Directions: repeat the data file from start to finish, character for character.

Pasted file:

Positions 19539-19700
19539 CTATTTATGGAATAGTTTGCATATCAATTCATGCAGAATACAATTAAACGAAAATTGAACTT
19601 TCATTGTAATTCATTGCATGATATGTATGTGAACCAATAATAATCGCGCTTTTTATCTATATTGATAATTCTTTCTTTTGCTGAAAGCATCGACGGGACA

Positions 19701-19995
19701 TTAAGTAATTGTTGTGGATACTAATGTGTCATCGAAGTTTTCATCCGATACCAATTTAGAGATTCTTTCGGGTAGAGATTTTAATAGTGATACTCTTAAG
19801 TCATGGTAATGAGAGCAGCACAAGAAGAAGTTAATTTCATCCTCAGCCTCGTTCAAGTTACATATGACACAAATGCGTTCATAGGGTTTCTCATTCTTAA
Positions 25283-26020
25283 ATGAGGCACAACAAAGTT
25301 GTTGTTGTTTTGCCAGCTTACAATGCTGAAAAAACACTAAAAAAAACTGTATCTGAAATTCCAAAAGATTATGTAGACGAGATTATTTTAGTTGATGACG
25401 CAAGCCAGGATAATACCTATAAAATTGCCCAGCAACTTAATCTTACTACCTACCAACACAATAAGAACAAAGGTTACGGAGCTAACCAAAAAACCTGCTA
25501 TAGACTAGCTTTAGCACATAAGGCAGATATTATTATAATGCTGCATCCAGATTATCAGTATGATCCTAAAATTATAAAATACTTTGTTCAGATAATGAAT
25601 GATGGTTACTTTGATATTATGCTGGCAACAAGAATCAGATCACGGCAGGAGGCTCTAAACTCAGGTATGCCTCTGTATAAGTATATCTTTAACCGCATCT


Positions 19539-19700
19539 CTATTTATGGAATAGTTTGCATATCAATTCATGCAGAATACAATTAAACGAAAATTGAACTT
19601 TCATTGTAATTCATTGCATGATATGTATGTGAACCAATAATAATCGCGCTTTTTATCTATATTGATAATTCTTTCTTTTGCTGAAAGCATCGACGGGACA

Positions 19701-19995
19701 TTAAGTAATTGTTGTGGATACTAATGTGTCATCGAAGTTTTCATCCGATACCAATTTAGAGATTCTTTCGGGTAGAGATTTTAATAGTGATACTCTTAAG
19801 TCATGGTAATGAGAGCAGCACAAGAAGAAGTTAATTTCATCCTCAGCCTCGTTCAAGTTACATATGACACAAATGCGTTCATAGGGTTTCTCATTCTTAA
Positions 25283-26020
25283 ATGAGGCACAACAAAGTT
25301 GTTGTTGTTTTGCCAGCTTACAATGCTGAAAAAACACTAAAAAAAACTGTATCTGAAATTCCAAAAGATTATGTAGACGAGATTATTTTAGTTGATGACG
25401 CAAGCCAGGATAATACCTATAAAATTGCCCAGCAACTTAATCTTACTACCTACCAACACAATAAGAACAAAGGTTACGGAGCTAACCAAAAAACCTGCTA
25501 TAGACTAGCTTTAGCACATAAGGCAGATATTATTATAATGCTGCATCCAGATTATCAGTATGATCCTAAAATTATAAAATACTTTGTTCAGATAATGAAT
25601 GATGGTTACTTTGATATTATGCTGGCAACAAGAATCAGATCACGGCAGGAGGCTCTAAACTCAGGTATGCCTCTGTATAAGTATATCTTTAACCGCATCT